Keean Schupke k.schupke at imperial.ac.uk
Wed Dec 8 06:11:44 EST 2004

```You can also do this in a way that statically guarantees the property...

First you need to lift the numeric argument to the type level... This is
harder
for a double than an integer, but not impossible... First convert the
double to
a pair of Integers (an infintite precision rational number)... Then each
Integer
can be represented as a uniary number (this is the simplest but you will
run out
of context reduction stack on any kind of real number, so binary or
decimal representation
is better). The definitions required for this are in the attached library.

class Rat x -- class of type level rationals
instance (Number x,Number x) => Rat (x,x)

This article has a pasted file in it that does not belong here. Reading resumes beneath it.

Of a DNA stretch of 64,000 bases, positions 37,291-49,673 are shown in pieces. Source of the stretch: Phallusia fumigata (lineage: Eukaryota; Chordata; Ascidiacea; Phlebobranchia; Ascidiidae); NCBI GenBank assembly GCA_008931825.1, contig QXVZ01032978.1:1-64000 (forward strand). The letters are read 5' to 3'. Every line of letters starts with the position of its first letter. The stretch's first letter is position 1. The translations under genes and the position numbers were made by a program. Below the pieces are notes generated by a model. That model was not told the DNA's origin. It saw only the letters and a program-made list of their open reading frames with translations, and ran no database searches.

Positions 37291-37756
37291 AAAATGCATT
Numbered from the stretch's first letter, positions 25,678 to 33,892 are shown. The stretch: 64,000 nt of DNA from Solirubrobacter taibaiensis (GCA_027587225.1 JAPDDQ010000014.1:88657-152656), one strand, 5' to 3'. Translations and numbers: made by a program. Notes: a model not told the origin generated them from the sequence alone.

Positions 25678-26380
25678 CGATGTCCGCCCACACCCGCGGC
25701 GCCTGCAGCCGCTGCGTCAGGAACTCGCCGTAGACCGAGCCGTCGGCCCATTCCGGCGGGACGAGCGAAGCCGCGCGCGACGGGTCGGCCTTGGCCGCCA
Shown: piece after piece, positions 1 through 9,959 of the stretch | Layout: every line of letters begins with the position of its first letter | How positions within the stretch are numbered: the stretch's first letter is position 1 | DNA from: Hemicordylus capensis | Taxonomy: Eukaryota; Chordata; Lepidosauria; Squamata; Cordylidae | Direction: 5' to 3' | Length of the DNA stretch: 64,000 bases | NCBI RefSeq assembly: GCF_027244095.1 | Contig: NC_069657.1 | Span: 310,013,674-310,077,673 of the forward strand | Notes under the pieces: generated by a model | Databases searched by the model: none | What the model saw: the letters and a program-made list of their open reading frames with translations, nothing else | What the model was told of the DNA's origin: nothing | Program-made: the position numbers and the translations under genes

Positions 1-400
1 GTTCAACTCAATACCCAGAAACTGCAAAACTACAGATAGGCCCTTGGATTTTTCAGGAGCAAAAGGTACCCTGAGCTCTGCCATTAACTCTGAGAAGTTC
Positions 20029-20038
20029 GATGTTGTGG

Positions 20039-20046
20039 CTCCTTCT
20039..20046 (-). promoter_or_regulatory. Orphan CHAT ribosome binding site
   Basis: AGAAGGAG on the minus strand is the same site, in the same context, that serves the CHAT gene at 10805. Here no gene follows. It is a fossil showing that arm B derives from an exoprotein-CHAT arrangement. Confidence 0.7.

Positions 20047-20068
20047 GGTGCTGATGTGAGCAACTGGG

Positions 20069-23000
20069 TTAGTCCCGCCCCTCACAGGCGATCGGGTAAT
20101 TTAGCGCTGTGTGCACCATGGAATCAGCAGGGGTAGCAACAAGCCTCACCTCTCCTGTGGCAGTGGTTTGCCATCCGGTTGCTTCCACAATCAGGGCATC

Now the specific class:

class Rat0to1 r
instance Div x y Zero => Rat0to1 (x,y) -- gives range 0.0000 -> 0.9999
instance (Div x y (Suc Zero),Mod x y Zero) => Rat0to1 (x,y) -- gives
1.0000 -> 1.0000

an exmaple function applying the constraint:

rat0to1 :: Rat0to1 => r -> r
rat0to1 = id

The constraint can be converted from a static constraint to a runtime
constraint
by using existentials:

data Ext0to1 = forall x y . (Number x,Number y,Rat0to1 (x,y)) => Ext0to1
(x,y)

Keean.

Derek Elkins wrote:

>>Is there a standard Haskell trick for checking run-time assignment to
>>data types? I'd like a data type of Probability that ensures its
>>Double argument is between 0 and 1.
>>
>>Jim
>>
>>

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